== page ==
Types of Poems, A Running List

There are a million different ways to write, especially when it comes to poetry. This is a running list of styles to advance your poetic experimentation!
(Also: ‘Stanzas’ are similar to paragraphs in stories, and are made up of ‘lines’ which are similar to sentences, but don’t have to be grammatically constructed as one.)

Free Verse, is a poem without specific rhyme or rhythm, and lets the words flow as the author intends them to. A super-long famous example of free verse is Walt Whitman’s Song of Myself, found in his book Leaves of Grass. A shorter read is White Eyes by Mary Oliver.

Haikou poetry is short and sweet, but often very tricky to write to one’s satisfaction. The first line must contain only five syllables, the second line must have seven syllables, and the third and final line must have five syllables. Some famous examples such as In Kyoto were written by the Japanese poet Basho, but remember the English translations might not add up to the correct number of syllables!
Haibue: A modern spin on the traditional Haikou form, where a 3 line Haikou with various adjustments to the syllable structure is written at the end of a poetic paragraph.

Sonnets: Below are two classical sonnet versions, but
Petrarchan = The first stanza (section) is called an 8-line octave, and the second stanza is called a 6-line sestet, making for 14 lines. These stanzas don’t have to be separate, it’s just fancy terminology. The octave usually poses a poetically phrased question, and the sestet usually answers it. The rhyme theme is either CDCDCD (in which the final word of every other line rhymes) or CDEEDE (a more complicated pattern.) Altered for exemplary purposes below is one of John Donne’s ‘Holy Sonnets:’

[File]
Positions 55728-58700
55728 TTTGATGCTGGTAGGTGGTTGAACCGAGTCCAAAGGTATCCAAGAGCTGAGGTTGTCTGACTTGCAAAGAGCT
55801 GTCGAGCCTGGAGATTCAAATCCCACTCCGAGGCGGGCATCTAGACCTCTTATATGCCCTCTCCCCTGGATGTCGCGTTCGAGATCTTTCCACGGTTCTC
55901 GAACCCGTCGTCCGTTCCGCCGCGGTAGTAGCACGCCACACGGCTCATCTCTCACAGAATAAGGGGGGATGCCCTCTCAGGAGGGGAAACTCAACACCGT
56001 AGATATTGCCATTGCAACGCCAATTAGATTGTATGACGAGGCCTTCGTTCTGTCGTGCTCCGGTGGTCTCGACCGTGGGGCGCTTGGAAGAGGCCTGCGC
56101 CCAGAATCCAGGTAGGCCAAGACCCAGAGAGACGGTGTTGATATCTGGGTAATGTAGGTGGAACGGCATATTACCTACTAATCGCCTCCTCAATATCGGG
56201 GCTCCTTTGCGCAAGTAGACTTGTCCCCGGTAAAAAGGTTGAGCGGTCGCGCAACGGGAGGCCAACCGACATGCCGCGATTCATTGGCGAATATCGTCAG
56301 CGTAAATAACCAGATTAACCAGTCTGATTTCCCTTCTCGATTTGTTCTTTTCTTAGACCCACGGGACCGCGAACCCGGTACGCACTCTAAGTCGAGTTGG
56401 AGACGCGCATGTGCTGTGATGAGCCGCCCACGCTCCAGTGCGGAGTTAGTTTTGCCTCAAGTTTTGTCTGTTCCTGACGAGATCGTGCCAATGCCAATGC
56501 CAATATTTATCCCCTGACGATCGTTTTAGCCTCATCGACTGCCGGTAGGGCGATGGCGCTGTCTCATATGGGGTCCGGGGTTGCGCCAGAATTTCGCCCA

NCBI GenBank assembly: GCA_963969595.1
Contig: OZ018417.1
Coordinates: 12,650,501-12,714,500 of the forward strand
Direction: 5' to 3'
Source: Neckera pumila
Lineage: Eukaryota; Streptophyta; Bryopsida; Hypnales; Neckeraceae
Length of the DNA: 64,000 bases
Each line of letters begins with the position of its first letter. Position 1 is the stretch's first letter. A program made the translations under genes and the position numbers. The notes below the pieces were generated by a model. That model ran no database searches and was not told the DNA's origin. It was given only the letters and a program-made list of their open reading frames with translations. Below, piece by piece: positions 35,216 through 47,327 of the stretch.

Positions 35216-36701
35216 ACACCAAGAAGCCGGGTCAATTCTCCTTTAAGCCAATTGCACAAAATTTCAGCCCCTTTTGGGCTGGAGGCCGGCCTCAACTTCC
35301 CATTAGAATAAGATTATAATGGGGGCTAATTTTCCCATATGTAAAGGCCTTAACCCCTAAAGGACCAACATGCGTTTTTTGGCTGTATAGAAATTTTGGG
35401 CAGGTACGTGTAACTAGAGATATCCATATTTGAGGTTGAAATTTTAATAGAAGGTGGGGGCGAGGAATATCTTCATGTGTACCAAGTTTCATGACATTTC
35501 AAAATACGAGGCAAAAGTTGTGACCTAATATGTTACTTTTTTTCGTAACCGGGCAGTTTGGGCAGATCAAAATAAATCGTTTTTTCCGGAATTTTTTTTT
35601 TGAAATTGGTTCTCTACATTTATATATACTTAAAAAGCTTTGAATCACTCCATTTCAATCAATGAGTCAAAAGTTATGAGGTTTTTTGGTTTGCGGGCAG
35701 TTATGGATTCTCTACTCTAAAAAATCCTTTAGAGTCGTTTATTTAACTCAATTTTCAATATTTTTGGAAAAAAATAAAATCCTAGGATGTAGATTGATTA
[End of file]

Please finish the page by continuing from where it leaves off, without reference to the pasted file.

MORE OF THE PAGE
If poisonous minerals, and if that tree
Whose fruit threw death on else immortal
us,
If lecherous goats, if serpents envio
us
Cannot be damn’d, alas, why should I b
e?
Why should intent or reason, born in m
e,
Make sins, else equal, in me more heino
us?
And mercy being easy, and glorio
us
To God, in his stern wrath why threatens h
e?
But who am I, that dare dispute with th
ee,
O God? Oh, of thine only worthy bl
ood
And my tears, make a heavenly Lethean fl
ood,
And drown in it my sins’ black memory.
That thou remember them, some claim as debt; ()
I think it mercy, if thou wilt forget.
()

Shakespearian = Shakespeare made things complicated! The sonnets and the poems modeled after them are composed with an ABAB, CDCD, EFEF, and GG rhyme theme. For ABAB, the first two lines follow that CDCD theme discussed in the Petrarchan sonnet. Then instead of continuing that every-other-line-rhymes shtick, a new rhyme is picked up with CDCD. (Ex: if the ABAB rhymes were initially ending in ‘t’ and ‘ing,’ now they end with ‘ie’ and ‘ly.’) This change happens twice, making EFEF. Instead of ending on EFEF, the last two lines end the same way, making GG. This all adds up to 14 lines. Below is John Keats’s poem, written in 1818 and published after he died, altered to exemplify this poetic form. (It doesn’t have a name, because he didn’t name it before he died.)

When I have fears that I may cease to be
Before my pen has glean’d my teeming brain,
Before high-piled books, in charact‘ry
Hold like rich garners the full-ripen’d grain
When I behold, upon the night’s starr’d face,
Huge cloudy symbols of a high romANCE